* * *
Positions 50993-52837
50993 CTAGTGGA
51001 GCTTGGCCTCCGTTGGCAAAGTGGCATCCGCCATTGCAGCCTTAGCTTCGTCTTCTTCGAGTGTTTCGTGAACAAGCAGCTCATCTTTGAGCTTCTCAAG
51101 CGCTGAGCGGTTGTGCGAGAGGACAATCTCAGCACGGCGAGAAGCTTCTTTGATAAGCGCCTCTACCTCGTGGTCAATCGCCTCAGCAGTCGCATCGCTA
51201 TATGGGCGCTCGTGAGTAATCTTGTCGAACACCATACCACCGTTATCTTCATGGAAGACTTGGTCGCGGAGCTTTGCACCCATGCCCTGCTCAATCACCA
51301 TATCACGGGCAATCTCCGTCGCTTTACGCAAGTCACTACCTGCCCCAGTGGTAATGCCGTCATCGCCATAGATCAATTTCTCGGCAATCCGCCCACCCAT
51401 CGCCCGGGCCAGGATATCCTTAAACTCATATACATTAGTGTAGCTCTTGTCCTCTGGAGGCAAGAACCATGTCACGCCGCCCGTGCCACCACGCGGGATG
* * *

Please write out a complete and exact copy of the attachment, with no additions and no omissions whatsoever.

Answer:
Positions 50993-52837
50993 CTAGTGGA
51001 GCTTGGCCTCCGTTGGCAAAGTGGCATCCGCCATTGCAGCCTTAGCTTCGTCTTCTTCGAGTGTTTCGTGAACAAGCAGCTCATCTTTGAGCTTCTCAAG
51101 CGCTGAGCGGTTGTGCGAGAGGACAATCTCAGCACGGCGAGAAGCTTCTTTGATAAGCGCCTCTACCTCGTGGTCAATCGCCTCAGCAGTCGCATCGCTA
51201 TATGGGCGCTCGTGAGTAATCTTGTCGAACACCATACCACCGTTATCTTCATGGAAGACTTGGTCGCGGAGCTTTGCACCCATGCCCTGCTCAATCACCA
51301 TATCACGGGCAATCTCCGTCGCTTTACGCAAGTCACTACCTGCCCCAGTGGTAATGCCGTCATCGCCATAGATCAATTTCTCGGCAATCCGCCCACCCAT
51401 CGCCCGGGCCAGGATATCCTTAAACTCATATACATTAGTGTAGCTCTTGTCCTCTGGAGGCAAGAACCATGTCACGCCGCCCGTGCCACCACGCGGGATG